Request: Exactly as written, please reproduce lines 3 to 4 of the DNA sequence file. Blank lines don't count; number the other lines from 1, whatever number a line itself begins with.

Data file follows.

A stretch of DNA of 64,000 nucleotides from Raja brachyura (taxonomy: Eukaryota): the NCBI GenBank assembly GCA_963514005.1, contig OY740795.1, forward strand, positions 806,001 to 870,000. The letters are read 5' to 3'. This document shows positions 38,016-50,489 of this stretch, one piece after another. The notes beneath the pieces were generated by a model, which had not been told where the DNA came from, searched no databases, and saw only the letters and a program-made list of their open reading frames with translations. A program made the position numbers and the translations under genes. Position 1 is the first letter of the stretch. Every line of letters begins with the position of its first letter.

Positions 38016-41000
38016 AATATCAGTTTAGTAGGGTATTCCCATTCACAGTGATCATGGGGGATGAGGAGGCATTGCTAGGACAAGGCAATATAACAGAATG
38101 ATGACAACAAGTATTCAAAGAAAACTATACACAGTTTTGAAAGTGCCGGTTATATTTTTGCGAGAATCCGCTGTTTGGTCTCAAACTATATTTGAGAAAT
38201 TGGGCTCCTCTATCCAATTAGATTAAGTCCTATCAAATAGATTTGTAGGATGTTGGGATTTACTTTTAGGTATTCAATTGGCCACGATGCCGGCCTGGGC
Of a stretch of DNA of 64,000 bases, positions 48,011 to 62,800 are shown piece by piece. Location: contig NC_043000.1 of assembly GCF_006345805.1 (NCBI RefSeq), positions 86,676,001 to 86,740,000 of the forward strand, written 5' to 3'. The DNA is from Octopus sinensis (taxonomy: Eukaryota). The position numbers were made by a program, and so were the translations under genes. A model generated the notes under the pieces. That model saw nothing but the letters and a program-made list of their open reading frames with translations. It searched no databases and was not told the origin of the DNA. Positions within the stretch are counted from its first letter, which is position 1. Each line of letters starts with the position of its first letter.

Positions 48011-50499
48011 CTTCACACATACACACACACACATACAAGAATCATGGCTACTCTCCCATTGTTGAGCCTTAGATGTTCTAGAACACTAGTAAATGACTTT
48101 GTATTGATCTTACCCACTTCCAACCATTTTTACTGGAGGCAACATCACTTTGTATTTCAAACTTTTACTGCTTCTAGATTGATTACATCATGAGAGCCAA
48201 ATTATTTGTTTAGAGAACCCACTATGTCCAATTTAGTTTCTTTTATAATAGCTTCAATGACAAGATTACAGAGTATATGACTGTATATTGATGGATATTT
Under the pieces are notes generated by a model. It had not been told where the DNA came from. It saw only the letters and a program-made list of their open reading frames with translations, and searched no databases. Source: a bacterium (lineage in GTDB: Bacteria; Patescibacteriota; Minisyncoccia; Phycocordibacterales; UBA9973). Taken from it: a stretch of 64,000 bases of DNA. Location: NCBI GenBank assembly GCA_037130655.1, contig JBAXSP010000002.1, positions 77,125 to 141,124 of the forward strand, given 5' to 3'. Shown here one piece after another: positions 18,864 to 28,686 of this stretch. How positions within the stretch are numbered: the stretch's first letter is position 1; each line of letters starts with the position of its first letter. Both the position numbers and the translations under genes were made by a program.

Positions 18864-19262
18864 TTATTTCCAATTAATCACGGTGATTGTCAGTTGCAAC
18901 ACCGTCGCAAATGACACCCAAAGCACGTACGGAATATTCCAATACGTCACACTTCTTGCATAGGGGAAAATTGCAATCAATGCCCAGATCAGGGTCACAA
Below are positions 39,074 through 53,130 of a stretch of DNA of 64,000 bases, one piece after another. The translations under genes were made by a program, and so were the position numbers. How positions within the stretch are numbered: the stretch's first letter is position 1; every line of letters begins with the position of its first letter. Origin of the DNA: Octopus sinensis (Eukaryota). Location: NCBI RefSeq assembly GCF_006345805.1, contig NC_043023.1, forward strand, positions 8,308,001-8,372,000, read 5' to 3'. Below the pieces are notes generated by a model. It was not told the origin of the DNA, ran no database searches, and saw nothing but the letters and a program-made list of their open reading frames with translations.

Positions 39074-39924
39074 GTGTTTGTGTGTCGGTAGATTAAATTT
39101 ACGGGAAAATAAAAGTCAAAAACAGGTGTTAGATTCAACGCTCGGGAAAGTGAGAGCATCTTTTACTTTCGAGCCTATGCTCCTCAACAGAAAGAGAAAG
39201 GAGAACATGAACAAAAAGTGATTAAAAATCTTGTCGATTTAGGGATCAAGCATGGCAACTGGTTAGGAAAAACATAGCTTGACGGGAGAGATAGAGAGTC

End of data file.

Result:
38016 AATATCAGTTTAGTAGGGTATTCCCATTCACAGTGATCATGGGGGATGAGGAGGCATTGCTAGGACAAGGCAATATAACAGAATG
38101 ATGACAACAAGTATTCAAAGAAAACTATACACAGTTTTGAAAGTGCCGGTTATATTTTTGCGAGAATCCGCTGTTTGGTCTCAAACTATATTTGAGAAAT